3. The Academy is again looking backward and wanting to go back to 1950 rather than look forward. Such a shame that they again try to stifle competition so all their hack cronies can win… Without television revenues there would be no viable financial model for any docs. Nearly all would lose money at the theatrical level otherwise.

  4. @bill, I agree. It seems the last bastion of creativity and intelligent film entertainment largely lies in the category of “documentary.”

  5. HBO and ITVS have been playing this game for years. Last year’s “short list” was embarrassing. This year is a bit better. The documentary committee should also check out the credits to see who has funded some of these “films,” or rather, glorified home videos.

  6. It seems to me this might actually be a fair constraint in one way and impossible the next.

    Since this is the docu category, opening one in a small house no one knows about only to then run on TV fairly quickly, it feels like this practice might be a safe way of qualifying.

    But then having them need to be reviewed in L.A. or NY? That feels a little limited.

    If you’re a documentary maker just getting your docu seen at all appears to be a challenge.

    Maybe open the locations to few more cities like Dallas, Chicago and San Francisco or something.

    With newspapers dying (as we’re told) it feels like this practice would overwhelm the reviewing staffs of papers in NY and L.A. No?

  7. As a long time member of the Academy and a member of the Doc branch, I am not surprised by this action. But I am very disappointed that the execs at the Academy are so short sighted. A couple years ago at a public meeting someone in the audience said the Academy should make every attempt to get the best doc films every year and then CEO Bruce Davis said they “didn’t want the best films.” He went on to complain that they already got too many entries and it was a burden. Of course the Academy does not understand the value of the unique docs that are nominated as they really want to get rid of the shorts and and docs to shorten the tv show. They have forgotten their mission statement.

  8. Half-stupid, half-smart. YES to a public theatrical run LA and New York but f’r’Chrisake DON’T make a published review the criterion for eligibility. Newspaper arts sections, or what’s left of them, are the last entities you want as arbiters, especially with layoffs (e.g. Hoberman) and inexperienced, uninformed editors — and sometimes the advertising departments — deciding coverage.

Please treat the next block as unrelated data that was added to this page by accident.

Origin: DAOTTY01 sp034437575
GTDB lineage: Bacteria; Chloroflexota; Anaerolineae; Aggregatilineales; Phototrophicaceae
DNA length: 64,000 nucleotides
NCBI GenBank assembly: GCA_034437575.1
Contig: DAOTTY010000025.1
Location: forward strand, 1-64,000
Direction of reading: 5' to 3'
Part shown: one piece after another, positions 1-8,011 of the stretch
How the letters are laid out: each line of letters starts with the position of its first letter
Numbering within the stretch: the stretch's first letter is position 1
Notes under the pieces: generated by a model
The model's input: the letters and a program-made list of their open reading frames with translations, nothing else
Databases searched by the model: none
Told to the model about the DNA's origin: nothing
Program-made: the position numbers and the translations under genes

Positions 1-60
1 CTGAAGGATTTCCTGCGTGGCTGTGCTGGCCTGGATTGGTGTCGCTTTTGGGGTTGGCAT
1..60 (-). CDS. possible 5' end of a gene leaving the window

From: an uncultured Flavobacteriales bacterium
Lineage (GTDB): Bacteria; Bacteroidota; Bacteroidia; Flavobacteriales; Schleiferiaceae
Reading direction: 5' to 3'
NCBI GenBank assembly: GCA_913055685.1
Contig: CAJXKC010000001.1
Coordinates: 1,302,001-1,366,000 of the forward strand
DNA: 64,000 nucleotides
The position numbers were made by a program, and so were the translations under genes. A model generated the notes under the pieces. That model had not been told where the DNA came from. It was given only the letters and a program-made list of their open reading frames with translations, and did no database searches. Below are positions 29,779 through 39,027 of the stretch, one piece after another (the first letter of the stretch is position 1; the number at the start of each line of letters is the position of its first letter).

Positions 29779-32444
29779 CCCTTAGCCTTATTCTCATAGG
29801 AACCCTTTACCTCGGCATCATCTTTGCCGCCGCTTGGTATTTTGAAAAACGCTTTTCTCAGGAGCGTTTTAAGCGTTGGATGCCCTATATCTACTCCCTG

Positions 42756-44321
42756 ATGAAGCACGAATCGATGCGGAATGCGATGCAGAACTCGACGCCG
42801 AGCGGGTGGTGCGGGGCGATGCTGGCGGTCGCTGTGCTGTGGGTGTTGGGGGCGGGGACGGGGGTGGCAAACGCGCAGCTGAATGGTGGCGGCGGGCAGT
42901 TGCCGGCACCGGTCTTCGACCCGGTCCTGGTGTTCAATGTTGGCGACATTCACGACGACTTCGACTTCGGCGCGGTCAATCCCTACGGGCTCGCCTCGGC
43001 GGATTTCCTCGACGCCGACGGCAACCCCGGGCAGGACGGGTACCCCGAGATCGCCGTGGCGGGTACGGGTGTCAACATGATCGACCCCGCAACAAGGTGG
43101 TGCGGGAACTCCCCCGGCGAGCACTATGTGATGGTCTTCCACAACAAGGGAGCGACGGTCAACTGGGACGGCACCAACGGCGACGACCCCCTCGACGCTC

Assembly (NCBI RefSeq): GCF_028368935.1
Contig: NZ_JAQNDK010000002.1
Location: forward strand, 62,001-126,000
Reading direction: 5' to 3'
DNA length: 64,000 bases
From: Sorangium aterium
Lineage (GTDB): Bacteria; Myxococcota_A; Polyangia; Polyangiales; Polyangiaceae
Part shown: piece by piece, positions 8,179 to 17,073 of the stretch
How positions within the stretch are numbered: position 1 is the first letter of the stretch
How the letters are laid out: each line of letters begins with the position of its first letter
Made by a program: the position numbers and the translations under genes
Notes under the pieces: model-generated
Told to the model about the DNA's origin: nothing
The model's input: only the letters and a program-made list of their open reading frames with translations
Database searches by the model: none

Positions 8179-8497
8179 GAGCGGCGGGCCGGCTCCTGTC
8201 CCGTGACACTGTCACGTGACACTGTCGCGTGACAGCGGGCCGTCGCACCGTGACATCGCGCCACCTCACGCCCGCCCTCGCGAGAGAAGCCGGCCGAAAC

9. This rule change is enormously shortsighted. The circulation of these papers has been declining for years. At the very least the “review” rule should be extended to any major daily in the top 10 MSAs which opens to Dallas, Philadelphia, DC, Chicago, Miami, Atlanta, Boston, And Houston in addition to NY and LA.

  10. Wow. A published review in print newspaper as a prerequisite for Academy Award qualification? Soy ink, dead trees, the thwunk! on the doorstep at 5 AM?
    By such an action, the Academy would be giving over nominating power to the people who destroyed the LA Times and raided the employees’ pension fund to line their own pockets. I wish the Doc branch of the Academy would stop changing the capricious qualifying rules every year, and start treating docs like other features.

  11. Clearly no one in the Academy has ever worked for a newspaper.

    It’s always a challenge to get a review or story to run because editors have space constraints and their own ideas about what matters to readers. With arts coverage, it’s far worse, since there’s so much to choose from and the criteria are so subjective. For just one example, I once had an editor turn down a story about Jennifer Lopez because, “I’ve never heard of her.”